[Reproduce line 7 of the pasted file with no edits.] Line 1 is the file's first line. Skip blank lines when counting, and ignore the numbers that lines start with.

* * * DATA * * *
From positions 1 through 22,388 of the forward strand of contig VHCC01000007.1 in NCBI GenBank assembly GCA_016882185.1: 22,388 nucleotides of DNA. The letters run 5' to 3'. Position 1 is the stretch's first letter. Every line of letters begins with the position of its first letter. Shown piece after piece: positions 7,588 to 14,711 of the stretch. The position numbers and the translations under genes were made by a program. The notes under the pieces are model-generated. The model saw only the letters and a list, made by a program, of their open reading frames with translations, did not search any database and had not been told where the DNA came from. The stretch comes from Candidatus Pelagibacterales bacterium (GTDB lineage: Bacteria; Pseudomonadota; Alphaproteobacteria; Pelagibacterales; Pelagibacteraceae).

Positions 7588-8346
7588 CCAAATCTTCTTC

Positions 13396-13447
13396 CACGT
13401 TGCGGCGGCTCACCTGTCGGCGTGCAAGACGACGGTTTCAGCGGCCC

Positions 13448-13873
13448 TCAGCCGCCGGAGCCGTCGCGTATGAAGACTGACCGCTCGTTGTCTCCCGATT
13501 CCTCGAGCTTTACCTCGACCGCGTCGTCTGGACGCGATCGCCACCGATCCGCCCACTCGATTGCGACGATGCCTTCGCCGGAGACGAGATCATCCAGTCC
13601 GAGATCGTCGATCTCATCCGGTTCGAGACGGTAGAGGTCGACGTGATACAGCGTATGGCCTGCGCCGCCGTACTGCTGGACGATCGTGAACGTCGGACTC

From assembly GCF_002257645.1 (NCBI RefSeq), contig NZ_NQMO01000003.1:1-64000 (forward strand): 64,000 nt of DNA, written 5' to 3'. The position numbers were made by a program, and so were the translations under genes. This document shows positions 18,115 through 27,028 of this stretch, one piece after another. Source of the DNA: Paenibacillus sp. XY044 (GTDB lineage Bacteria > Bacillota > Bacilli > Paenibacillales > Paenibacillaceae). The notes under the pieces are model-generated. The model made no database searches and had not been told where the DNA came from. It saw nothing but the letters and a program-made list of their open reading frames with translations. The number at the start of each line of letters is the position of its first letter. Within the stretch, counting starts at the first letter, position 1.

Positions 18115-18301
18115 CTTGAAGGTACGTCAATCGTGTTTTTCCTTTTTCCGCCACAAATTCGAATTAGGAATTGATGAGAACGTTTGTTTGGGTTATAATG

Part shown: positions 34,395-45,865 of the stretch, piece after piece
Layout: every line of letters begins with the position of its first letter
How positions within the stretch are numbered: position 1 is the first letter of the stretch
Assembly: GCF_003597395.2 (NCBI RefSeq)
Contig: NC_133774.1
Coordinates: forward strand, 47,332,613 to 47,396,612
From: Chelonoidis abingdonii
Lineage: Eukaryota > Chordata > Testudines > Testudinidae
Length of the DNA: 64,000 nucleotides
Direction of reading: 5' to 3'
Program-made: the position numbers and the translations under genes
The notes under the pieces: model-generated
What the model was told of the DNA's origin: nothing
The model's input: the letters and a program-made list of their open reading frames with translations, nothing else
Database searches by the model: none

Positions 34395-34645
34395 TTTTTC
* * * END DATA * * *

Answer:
Positions 13448-13873